Ins and Outs of Steel Numbering Systems

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Ins and Outs of Steel Numbering Systems

steel numbering systems

In the past in this space, we’ve discussed some of the basics when it comes to steel classification. Steel is separated into a number of specific categories and classifications, and each has different properties that can impact several important potential areas of your project.

At Wasatch Steel, we can help you with everything you might need to know about these basic classifications for our various steel products, including steel tube, steel plate and many others. Today, we’ll go into some specifics about steel numbering in particular – what are the systems used and the categories you might see? Here are all the basics you need to know.

Primary Numbering Systems

There are two main systems for numbering within the steel industry. First is the American Iron & Steel Institute (AISI) system, and there’s also the Society of Automotive Engineers (SAE) system. Both of these numbering systems use four-digit codes to identify base carbon and alloy steels, and then there are further selections that have five-digit codes as well.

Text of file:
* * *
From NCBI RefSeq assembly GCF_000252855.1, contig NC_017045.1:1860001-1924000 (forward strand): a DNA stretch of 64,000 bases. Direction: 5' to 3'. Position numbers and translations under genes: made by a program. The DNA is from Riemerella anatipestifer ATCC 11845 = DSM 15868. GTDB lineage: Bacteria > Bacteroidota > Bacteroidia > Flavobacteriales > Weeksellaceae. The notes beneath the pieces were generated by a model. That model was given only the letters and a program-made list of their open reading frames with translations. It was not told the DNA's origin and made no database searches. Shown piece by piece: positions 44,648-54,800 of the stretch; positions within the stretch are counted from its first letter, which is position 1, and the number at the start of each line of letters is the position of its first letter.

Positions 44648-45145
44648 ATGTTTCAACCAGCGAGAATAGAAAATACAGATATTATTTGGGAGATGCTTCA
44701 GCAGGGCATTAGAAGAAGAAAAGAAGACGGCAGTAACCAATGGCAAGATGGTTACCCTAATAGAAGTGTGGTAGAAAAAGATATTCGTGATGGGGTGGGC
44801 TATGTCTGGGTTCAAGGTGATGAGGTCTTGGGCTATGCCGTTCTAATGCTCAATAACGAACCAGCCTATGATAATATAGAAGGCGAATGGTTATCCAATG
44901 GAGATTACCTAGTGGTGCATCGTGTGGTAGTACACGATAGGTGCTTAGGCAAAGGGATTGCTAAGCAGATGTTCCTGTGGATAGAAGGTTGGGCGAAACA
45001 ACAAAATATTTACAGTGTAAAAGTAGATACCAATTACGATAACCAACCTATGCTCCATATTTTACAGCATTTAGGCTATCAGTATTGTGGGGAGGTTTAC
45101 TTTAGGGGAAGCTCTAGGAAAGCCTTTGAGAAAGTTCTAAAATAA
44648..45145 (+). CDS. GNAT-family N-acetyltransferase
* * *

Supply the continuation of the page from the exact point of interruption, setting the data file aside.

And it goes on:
For example, all steels listed with the first digit as a 1 are carbon steel designations. All such steels will be listed as “1xxx” in both the AISI and SAE numbering systems. Our next section will examine how codes are split up here.

Categories Based on Properties

In addition to the above, there are four sub-categories based on the underlying properties of the steel in question. They are as follows:

  • Plain Carbon Steel: Noted within the 10xx series, meaning it contains a maximum of 1.00 percent manganese.
  • Re-sulfurized carbon steel: Noted within the 11xx series.
  • Re-sulfurized and re-phosphorized carbon steel: Noted within the 12xx series.
  • Non-re-sulfurized high-manganese carbon steel: Noted within the 15xx series, this type of steel may have manganese levels up to 1.65 percent.

Other Alloys and Digits

For all other alloy steels not covered by the carbon steel classification and listed above, the first digit will be something other than a 1 under the AISI or SAE system. Here is a basic list of what each first digit represents in terms of alloy types:

  • 2: Nickel steels
  • 3: Nickel-chromium steels
  • 4: Molybdenum steels
  • 5: Chromium steels
  • 6: Chromium-vanadium steels
  • 7: Tungsten-chromium steels
  • 8: Nickel-chromium-molybdenum steels
  • 9: Silicon-manganese steels and some other SAE grades

What about the second digit in the numbering system? In many cases, though not all, it will refer to the concentration of the major element in percentiles, with 1 equaling 1 percent. From here, the final two digits of the number will indicate the carbon concentration. So using this system, an SAE 5130 steel will refer to a chromium alloy steel that contains about 1 percent chromium and roughly 0.30 percent carbon.

For more on steel numbering, or to learn about any of our steel services, speak to the staff at Wasatch Steel today.